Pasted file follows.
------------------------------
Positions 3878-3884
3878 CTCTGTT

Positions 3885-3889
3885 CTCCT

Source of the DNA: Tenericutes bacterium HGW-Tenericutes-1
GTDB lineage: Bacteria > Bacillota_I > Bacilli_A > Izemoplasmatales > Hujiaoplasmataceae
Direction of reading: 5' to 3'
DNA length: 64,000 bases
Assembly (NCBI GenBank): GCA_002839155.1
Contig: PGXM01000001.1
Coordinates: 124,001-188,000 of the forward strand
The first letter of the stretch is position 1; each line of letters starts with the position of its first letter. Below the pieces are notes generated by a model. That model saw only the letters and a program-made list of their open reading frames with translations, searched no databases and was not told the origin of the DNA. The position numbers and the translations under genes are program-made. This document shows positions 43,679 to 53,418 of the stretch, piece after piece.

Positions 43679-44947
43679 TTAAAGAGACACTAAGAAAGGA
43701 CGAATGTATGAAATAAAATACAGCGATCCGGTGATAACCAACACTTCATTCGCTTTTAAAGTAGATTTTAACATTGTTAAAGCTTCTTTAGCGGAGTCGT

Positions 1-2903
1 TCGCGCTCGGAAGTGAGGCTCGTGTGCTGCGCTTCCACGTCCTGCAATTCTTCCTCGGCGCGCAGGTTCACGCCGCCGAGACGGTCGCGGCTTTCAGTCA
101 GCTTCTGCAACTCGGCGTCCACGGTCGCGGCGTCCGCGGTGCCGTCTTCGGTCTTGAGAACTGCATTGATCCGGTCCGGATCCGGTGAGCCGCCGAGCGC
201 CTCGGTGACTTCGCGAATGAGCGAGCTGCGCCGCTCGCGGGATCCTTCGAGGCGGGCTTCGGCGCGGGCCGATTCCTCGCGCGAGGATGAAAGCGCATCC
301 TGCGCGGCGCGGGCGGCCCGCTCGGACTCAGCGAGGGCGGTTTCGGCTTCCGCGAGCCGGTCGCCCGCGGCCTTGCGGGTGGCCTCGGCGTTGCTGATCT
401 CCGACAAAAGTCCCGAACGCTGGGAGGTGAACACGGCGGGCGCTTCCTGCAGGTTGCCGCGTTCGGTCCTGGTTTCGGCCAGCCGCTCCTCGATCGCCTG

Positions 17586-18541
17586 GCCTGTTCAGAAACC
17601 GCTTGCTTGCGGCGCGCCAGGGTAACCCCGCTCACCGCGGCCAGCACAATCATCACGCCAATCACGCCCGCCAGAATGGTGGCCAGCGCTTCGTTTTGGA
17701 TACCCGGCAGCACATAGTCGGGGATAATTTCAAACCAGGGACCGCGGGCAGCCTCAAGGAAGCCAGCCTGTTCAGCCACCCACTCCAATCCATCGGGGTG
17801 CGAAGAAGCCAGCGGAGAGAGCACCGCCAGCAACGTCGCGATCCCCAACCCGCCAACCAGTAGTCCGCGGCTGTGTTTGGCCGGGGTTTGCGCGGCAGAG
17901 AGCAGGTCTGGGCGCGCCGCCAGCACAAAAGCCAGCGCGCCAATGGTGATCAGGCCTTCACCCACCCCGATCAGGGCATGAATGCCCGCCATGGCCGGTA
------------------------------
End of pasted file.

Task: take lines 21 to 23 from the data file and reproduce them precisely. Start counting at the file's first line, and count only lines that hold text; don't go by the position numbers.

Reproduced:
401 CCGACAAAAGTCCCGAACGCTGGGAGGTGAACACGGCGGGCGCTTCCTGCAGGTTGCCGCGTTCGGTCCTGGTTTCGGCCAGCCGCTCCTCGATCGCCTG

Positions 17586-18541
17586 GCCTGTTCAGAAACC